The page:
If you’ve ever fantasized about diamonds raining down from the sky, it actually does happen. There is diamond rain on Uranus and Neptune. Like, solid diamonds.
Scientists have finally proven this isn’t just a daydream inspired by Breakfast at Tiffany’s. For decades, it was assumed this phenomenon happened on the ice giants, and past experiments have not been able to replicate it perfectly. Now a team at Stanford University’s SLAC National Accelerator Laboratory is finally living the dream after an experiment that joined forces between a superpowered optical laser and an X-ray free-electron laser (Linac Coherent Light Source or LCLS) to successfully re-create the exact process right here on Earth.
LCLS produces ultra-fast X-ray pulses—as in a million-billionths of a second—that let the team monitor the process with unreal precision down to an atomic scale. Making it rain diamonds is much less glamorous than it sounds. Polystyrene foam was used because hydrogen and carbon are elements in polystyrene that are also found everywhere inside Neptune and Uranus in the form of methane. With four hydrogen atoms and one carbon atom, atmospheric methane molecules in these planets were thought to form hydrocarbon chains which the right temperature and pressure would transform into diamonds. Turns out the theory was right on.
The team used an optical laser to induce two successive shock waves into the polystyrene at the temperatures and pressures found in the atmospheres of these planets. They then zapped it with X-ray pulses, and where the shockwaves overlapped and created higher pressure, nanodiamonds emerged.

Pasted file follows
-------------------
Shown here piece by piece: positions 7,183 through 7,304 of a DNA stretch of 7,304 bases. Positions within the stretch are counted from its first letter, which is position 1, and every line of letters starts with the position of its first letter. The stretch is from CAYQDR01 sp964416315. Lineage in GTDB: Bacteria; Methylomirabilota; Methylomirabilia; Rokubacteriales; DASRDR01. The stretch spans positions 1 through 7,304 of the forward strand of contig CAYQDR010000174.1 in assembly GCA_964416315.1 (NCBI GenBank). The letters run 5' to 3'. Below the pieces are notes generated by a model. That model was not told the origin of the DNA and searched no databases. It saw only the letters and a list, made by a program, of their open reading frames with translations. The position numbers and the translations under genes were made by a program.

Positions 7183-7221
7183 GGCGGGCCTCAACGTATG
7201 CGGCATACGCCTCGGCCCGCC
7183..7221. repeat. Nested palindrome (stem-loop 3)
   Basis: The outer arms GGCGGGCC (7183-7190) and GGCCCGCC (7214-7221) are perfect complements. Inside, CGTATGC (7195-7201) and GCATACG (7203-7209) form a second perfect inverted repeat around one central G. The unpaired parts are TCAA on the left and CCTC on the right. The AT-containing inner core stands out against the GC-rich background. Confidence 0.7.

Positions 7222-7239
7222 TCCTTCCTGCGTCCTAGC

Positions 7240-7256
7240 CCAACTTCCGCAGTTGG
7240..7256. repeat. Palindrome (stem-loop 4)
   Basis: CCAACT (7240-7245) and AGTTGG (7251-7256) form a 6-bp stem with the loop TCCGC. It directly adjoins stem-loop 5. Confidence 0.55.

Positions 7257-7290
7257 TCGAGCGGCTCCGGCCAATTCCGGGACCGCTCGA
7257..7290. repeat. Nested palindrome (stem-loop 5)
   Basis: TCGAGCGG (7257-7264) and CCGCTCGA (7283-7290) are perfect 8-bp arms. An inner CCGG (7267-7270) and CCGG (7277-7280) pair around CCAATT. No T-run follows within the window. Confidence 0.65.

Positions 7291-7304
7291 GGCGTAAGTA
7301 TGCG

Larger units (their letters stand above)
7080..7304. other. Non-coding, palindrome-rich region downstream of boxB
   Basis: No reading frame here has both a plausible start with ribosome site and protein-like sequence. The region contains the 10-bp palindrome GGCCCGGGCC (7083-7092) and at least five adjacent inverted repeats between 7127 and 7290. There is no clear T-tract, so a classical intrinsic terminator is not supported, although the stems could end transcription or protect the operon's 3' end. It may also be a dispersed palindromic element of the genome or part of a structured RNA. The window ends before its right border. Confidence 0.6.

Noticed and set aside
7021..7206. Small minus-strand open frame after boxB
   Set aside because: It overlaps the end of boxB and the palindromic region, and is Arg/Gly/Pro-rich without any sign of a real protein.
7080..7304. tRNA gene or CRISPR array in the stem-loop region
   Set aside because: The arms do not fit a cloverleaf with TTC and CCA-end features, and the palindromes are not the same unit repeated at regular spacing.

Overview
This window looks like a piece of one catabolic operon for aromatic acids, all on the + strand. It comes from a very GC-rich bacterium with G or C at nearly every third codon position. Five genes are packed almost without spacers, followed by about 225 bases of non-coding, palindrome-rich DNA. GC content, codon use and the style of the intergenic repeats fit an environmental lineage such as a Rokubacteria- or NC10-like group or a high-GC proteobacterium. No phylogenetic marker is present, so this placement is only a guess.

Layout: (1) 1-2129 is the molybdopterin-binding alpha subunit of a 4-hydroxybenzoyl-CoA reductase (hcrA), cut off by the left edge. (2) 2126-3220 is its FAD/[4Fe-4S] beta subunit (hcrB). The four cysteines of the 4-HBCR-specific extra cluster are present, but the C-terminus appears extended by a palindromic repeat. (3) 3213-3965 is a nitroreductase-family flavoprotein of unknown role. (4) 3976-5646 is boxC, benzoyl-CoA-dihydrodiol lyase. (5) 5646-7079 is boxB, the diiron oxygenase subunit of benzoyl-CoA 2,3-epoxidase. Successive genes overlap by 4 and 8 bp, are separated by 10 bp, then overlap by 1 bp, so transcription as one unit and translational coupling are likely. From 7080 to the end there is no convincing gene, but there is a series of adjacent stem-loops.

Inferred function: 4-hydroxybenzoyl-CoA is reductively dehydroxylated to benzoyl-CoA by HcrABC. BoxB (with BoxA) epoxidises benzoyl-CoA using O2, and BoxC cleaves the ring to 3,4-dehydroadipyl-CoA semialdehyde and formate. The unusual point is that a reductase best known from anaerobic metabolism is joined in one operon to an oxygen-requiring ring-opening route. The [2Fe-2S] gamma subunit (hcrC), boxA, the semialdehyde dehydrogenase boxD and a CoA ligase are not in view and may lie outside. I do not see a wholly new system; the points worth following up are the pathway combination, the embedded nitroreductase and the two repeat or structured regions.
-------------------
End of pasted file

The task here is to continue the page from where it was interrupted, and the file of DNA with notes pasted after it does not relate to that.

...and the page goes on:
“For this experiment, we had LCLS, the brightest X-ray source in the world,” said SLAC professor of photon science Siegfried Glenzer, who coauthored a paper recently published in Nature Astronomy. “You need these intense, fast pulses of X-rays to unambiguously see the structure of these diamonds, because they are only formed in the laboratory for such a very short time.”
Billions of miles away, diamonds form over 5,000 miles beneath the Neptunian and Uranian surface, then precipitate out and fall further into the atmosphere before raining down. The experiment offers new insight to planetary scientists who want to understand more about the atmosphere of these planets and exoplanets like them. Along with telescope and satellite observations, this experiment is as close as we can get to actually exploring these frozen orbs from the inside. Nanodiamonds could also have other applications in medicine and tech. Jewelry may be asking too much.
It may not rain diamonds on Earth anytime soon, but you will never look at a polystyrene cup the same way again.